Lil Uzi Vert Discusses Decision to Adopt They/Them Pronouns

Lil Uzi Vert joined Paramore on stage at their Madison Square Garden show to sing their hit “Misery Business.” The fun-filled performance came just after the release of Lil Uzi Vert’s latest cover story with German culture magazine 032c, where they divulged crucial information about their upcoming album and their recent personal matters.

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Although 032c‘s 43rd issue mostly gained attention because of the makeup Uzi wore for the photo shoot, which featured messy red lipstick and a white upside-down cross on their forehead, the contents of their conversation stuck out just as much. First, Uzi discussed why they decided to change their pronouns from he/him to they/them.

Last July, the rapper edited their Instagram page to display that their pronouns were now they/them, although they never offered an explanation as to why. This decision follows other famous musicians such as Sam Smith, Demi Lovato, Kehlani, and Janelle Monae, who all have used or still use they/them pronouns. Finally, for 032c, Uzi touched on why they never hesitated to make this switch.

“No, I never hesitated,” Uzi said. “But I did take my time to learn as much as I could about this before I was able to proceed. Taking the time to figure out who you are is a big part of what it means to be alive. Once you figure out whether you’re here with it, there with it, or both, you’re not alone anymore.”

Additionally, the 27-year-old explained why they did not feel a decision like this is a brave one for a celebrity.

“No, because bravery has only a ten percent chance of living,” they said. “I’m not brave at all. I just think a good product (is) a good product. Think about fashion: gay and trans designers are some of the biggest talents out there, and gangster-ass guys wear their stuff without a thought. What you make is what matters, not how you identify.”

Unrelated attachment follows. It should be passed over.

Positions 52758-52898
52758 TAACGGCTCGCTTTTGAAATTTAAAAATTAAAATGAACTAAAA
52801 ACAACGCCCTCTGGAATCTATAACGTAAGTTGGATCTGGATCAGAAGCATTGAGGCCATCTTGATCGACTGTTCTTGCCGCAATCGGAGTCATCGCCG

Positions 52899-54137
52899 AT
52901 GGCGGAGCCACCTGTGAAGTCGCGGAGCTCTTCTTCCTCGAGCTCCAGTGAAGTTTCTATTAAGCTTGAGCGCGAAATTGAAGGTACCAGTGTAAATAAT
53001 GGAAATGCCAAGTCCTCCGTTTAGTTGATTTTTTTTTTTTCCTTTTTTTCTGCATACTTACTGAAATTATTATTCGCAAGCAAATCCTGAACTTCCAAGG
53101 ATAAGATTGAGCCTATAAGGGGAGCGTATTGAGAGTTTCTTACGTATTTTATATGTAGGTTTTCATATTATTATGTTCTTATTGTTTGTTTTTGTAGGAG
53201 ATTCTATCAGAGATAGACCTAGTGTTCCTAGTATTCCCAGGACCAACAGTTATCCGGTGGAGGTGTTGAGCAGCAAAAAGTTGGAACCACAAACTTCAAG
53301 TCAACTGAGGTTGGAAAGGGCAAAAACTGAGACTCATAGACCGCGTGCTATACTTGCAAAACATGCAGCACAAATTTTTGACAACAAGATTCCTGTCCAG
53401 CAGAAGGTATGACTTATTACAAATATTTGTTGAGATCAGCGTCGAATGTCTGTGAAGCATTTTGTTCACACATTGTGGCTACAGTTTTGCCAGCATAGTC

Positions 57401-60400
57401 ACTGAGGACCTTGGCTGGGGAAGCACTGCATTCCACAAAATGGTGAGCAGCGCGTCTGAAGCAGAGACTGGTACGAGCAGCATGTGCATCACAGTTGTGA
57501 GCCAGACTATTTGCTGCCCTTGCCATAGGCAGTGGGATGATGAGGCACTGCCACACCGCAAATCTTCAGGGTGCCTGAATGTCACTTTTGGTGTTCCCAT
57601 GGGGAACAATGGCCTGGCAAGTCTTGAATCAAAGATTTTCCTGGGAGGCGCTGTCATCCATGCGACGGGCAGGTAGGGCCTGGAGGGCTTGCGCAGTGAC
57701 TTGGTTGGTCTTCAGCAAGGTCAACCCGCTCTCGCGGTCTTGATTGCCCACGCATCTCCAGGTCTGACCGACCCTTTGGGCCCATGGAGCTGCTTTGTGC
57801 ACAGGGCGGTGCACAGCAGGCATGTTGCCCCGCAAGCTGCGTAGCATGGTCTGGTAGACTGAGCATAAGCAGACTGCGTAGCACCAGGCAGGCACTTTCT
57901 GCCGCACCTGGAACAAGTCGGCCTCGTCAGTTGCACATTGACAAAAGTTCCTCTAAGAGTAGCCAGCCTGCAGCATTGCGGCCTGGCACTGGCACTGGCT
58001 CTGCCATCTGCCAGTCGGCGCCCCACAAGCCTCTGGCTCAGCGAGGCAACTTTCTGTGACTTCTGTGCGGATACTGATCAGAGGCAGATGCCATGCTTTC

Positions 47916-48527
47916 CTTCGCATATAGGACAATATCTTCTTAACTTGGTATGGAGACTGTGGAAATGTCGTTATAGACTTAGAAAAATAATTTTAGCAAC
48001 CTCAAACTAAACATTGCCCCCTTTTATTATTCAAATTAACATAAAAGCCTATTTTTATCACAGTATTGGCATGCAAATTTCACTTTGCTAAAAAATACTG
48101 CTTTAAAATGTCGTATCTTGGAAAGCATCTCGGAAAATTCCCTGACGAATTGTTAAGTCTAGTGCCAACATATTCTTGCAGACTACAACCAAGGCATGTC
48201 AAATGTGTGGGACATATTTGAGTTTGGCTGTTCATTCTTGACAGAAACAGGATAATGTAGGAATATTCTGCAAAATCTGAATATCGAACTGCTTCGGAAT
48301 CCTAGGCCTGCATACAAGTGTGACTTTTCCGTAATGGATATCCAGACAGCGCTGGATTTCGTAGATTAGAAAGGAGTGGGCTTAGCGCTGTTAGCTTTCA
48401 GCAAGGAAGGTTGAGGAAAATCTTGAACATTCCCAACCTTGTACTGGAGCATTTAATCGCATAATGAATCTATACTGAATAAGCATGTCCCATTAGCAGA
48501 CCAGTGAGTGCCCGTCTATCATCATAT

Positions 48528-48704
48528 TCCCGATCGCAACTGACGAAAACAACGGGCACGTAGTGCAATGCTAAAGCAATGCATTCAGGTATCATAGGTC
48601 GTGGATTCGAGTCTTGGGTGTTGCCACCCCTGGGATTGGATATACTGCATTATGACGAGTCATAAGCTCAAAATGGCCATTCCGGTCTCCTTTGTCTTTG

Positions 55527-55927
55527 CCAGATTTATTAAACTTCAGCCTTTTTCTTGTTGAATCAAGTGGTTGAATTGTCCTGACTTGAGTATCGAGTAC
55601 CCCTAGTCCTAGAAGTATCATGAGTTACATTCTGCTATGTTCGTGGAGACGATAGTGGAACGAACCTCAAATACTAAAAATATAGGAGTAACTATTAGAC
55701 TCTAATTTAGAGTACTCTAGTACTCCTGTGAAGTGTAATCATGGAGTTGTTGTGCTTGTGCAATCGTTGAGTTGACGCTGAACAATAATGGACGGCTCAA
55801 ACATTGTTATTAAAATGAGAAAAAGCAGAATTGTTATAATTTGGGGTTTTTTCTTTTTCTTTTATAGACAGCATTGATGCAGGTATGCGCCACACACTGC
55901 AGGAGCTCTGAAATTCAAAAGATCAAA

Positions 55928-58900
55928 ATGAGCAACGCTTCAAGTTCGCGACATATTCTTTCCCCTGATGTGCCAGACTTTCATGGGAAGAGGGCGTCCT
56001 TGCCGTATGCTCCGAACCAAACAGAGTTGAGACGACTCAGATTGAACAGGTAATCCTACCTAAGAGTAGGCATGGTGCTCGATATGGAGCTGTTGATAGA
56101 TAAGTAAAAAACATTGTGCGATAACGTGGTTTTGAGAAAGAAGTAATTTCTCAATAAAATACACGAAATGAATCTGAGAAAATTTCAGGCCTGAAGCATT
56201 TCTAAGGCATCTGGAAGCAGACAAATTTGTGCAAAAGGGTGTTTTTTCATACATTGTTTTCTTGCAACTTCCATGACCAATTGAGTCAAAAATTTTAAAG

Furthermore, Uzi revealed that they recently did a stint in rehab for mental health purposes. They insisted that this period of time was productive for them.

“I spent seven months in rehab,” they said. “The first month and a half were hard, but after that, it was easy, because the people there became my family. They showed me so many different outlets and ways to cope with life. We did a lot of group talks, a lot of writing on whiteboards. I was so sure that it wasn’t going to work, but surprisingly it’s pretty effective.”

Currently, Uzi is working on their third studio album, The Pink Tape, which they have been crafting for three years. After they explained in March that the LP is in its final stages, they spoke to 032c about how the project should be releasing sometime this summer, and how the music they have been making for it will be polarizing for fans.

“I’m more experimental now. And more open,” Uzi said. “My whole thing has always been about not letting people really know me—just enough to where they can’t judge me but can still like my music. This time around, there are going to be a lot of judgmental thoughts.”

Photo by Astrida Valigorsky/Getty Images

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